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March 22, 2018

On the edge of more accessible IoT innovation

While the case for the edge has always been compelling, not everything has traditionally thrived there.

By James Nunns

We’re all well-versed with the narrative that pits the cloud and edge computing against one another as competing entities.


Maurizio Canton, CTO EMEA TIBCO Software

Both have jostled for the top status as IT’s core disruptor and been positioned as a stark choice to make, depending on a business’s priorities and capabilities. Yet this ‘either/or’ conundrum is a myth worth dispelling; they are entirely different concepts.

The edge – that physical space that draws computing and intelligence ever closer to the data source – becomes a delivery mechanism for the disconnected elements of the cloud. As such, they can work in synergy, rather than as replacements, making an effective hybrid that combines the edge’s agility with the sheer processing power of the central cloud. It’s why both environments are deployment options for the new breed of developers creating smarter, event-driven microservices for faster, more flexible app development.

While it was predicted that connectivity costs would reduce to such an extent that locating system intelligence in the central cloud would become the preferred option, these predications have not come to fruition. Instead we have seen the gradual migration of IoT-created data to the edge and with it, the natural progression of enhanced connectivity and functionality. Indeed, intelligence at the very edge of the network is not only more accessible, but captured in real-time, in its purist form and freshest state. This makes it most valuable for informing immediate and accurate operational decisions.

The benefits rumble on; with the compute happening directly on device, bottle necks caused by multiple devices communicating back to a centralised core network are consigned to the past. Furthermore, security risks are minimised, with the time that data is spent in transit and vulnerable to attack significantly slashed. When analytics are added to the mix, things become more interesting, as subsets of data can be collated with analysis localised for enhanced decision making.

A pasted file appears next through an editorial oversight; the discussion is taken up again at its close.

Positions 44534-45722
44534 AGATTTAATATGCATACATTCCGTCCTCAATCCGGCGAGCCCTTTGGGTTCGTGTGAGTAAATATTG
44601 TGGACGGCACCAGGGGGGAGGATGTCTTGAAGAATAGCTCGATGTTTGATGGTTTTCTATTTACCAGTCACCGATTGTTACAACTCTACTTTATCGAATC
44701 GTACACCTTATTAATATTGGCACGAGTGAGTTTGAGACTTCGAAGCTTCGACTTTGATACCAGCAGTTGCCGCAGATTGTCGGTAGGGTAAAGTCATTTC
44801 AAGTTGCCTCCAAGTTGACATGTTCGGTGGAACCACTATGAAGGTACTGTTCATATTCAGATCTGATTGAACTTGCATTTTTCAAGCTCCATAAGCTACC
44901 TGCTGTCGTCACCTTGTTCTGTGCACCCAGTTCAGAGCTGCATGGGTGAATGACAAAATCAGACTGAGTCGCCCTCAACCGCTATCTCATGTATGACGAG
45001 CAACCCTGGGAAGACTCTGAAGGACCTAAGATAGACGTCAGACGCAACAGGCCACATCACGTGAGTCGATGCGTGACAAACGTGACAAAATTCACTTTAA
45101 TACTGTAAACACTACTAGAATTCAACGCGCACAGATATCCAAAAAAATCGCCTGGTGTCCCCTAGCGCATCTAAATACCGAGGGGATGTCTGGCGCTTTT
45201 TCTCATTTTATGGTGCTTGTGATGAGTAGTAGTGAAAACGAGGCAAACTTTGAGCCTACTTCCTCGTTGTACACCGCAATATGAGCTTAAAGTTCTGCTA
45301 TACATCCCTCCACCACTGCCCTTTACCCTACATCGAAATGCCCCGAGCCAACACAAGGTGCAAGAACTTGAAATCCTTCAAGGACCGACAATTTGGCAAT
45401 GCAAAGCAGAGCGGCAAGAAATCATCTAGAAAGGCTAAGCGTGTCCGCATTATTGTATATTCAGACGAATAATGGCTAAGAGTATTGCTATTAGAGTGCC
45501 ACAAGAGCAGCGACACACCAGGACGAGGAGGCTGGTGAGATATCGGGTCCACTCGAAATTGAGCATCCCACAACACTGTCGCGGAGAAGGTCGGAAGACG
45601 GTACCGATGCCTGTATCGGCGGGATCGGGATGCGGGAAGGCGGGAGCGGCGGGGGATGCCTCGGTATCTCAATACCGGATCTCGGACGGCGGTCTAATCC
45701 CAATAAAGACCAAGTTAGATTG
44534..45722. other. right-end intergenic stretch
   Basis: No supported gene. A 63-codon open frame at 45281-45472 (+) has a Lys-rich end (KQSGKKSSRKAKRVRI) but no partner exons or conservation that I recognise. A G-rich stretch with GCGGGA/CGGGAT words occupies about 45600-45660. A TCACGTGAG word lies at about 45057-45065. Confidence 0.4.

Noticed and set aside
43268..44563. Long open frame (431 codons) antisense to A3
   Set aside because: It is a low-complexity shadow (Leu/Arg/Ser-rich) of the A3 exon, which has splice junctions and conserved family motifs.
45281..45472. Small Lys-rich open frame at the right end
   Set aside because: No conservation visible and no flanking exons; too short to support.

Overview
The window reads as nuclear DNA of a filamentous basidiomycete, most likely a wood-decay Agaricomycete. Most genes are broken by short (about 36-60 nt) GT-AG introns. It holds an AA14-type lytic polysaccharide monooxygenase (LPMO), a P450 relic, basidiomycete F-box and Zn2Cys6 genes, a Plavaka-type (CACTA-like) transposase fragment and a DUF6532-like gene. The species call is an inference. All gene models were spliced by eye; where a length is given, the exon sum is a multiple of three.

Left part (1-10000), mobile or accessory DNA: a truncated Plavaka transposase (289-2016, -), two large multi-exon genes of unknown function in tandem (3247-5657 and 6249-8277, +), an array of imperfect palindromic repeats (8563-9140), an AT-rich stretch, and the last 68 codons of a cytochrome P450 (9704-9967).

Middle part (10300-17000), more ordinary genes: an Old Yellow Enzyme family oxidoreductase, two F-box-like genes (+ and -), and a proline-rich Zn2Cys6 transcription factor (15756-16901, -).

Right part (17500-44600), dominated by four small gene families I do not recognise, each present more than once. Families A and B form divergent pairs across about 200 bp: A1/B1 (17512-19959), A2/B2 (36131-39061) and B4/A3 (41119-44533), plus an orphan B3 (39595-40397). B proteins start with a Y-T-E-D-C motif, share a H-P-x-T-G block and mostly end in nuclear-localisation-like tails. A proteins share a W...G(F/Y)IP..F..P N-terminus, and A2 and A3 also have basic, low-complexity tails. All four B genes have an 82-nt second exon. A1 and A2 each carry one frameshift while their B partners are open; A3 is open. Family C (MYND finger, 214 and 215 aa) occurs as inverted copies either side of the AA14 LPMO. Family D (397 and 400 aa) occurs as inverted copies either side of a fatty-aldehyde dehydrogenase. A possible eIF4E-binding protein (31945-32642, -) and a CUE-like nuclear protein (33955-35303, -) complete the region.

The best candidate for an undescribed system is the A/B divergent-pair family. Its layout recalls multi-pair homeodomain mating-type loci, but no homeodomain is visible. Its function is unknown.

While the case for the edge has always been compelling, not everything has traditionally thrived there. Today’s machine learning algorithms, for example, and their requirement for huge volumes of data and computing power, have long relied on the cloud to do the heavy lifting. Yet as artificial intelligence becomes a more mainstream reality, informing daily routines from smart cars to digital personal assistants, things have changed. Attention has now turned to how it can better deliver on the network periphery and the space closer to the mobile phones, computers and other devices where the applications which commonly harness this technology run.

We have already seen the benefits play out in the smart home area. Here, deep learning capabilities at the edge of the network inform the nuances and intuitive responses of IoT-enabled digital tools that integrate and interact to provide insight as situations change. They can then feed back real-time contextual information to the home owner or, if intruders appear, to a professional monitoring resource.

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This was just the start; bringing machine learning capabilities to the edge, on device, with no connectivity requirements, and simplifying the long standing IoT integration challenges, has wider ramifications for a host of industries and applications beyond the consumer space. Solutions that can respond to events in milliseconds represent the most cutting edge of innovation in this space, unlocking ever greater value in territories as diverse as industrial settings to the medical sector.

Here, real-time information at its most accessible will drive intelligent diagnostic capabilities on medical devices and harness machine learning to make all manner of predictions such as the patients most at risk from a hospital infection or most likely to be readmitted after discharge. At this stage, we are not privy to the full potential of AI’s role in this environment.

However, a future where a medical facility can offer patients the option of receiving online medical advice from an artificial intelligence software programme is on the horizon, and promises improvements from speed and efficiency, to patient care and cost savings. Equally, strides are being made in the context of industrial settings, where data must flow between a myriad of sensors, devices, assets and machinery in the field, often in unstructured or challenging and remote conditions. Detecting anomalies at the edge device offers the kind of agility needed for predictive monitoring and mission critical decisions with the potential to save millions, in terms of addressing equipment failures before they do damage.

Crucially, open source projects that simplify the development and deployment of microservices and IoT applications become the bedrock of this innovation. By enabling autonomous device action for a smarter edge and an era of more accessible IoT development, the potential is limitless.

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